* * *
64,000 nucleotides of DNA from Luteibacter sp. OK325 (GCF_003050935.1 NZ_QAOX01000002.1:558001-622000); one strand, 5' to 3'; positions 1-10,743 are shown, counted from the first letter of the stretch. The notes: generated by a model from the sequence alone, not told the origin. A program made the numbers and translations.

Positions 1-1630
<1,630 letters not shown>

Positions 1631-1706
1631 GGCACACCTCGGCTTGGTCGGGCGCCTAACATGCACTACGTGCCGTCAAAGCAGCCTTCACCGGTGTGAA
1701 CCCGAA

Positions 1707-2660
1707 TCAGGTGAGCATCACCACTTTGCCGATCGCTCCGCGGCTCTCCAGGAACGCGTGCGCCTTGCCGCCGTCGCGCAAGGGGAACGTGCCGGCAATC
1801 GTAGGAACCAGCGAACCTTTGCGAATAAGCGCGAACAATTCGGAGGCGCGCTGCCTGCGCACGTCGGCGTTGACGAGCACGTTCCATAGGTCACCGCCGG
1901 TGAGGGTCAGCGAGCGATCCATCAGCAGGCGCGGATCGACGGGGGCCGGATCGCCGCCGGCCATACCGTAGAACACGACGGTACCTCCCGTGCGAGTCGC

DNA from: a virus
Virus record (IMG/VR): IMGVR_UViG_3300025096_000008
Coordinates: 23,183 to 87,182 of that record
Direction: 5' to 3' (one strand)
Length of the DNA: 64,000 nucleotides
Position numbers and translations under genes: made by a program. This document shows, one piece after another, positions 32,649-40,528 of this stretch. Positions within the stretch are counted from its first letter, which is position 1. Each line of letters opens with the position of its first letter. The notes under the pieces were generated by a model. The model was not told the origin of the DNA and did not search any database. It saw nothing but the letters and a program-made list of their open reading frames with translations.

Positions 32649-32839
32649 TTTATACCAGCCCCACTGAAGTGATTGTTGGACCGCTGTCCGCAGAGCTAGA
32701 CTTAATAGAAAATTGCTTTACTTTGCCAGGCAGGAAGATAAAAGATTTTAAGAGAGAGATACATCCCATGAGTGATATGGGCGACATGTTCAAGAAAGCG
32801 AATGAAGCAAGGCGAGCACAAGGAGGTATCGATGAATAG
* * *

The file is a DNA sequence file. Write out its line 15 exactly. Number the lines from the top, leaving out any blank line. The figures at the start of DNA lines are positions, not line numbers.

Length of the DNA: 64,000 nucleotides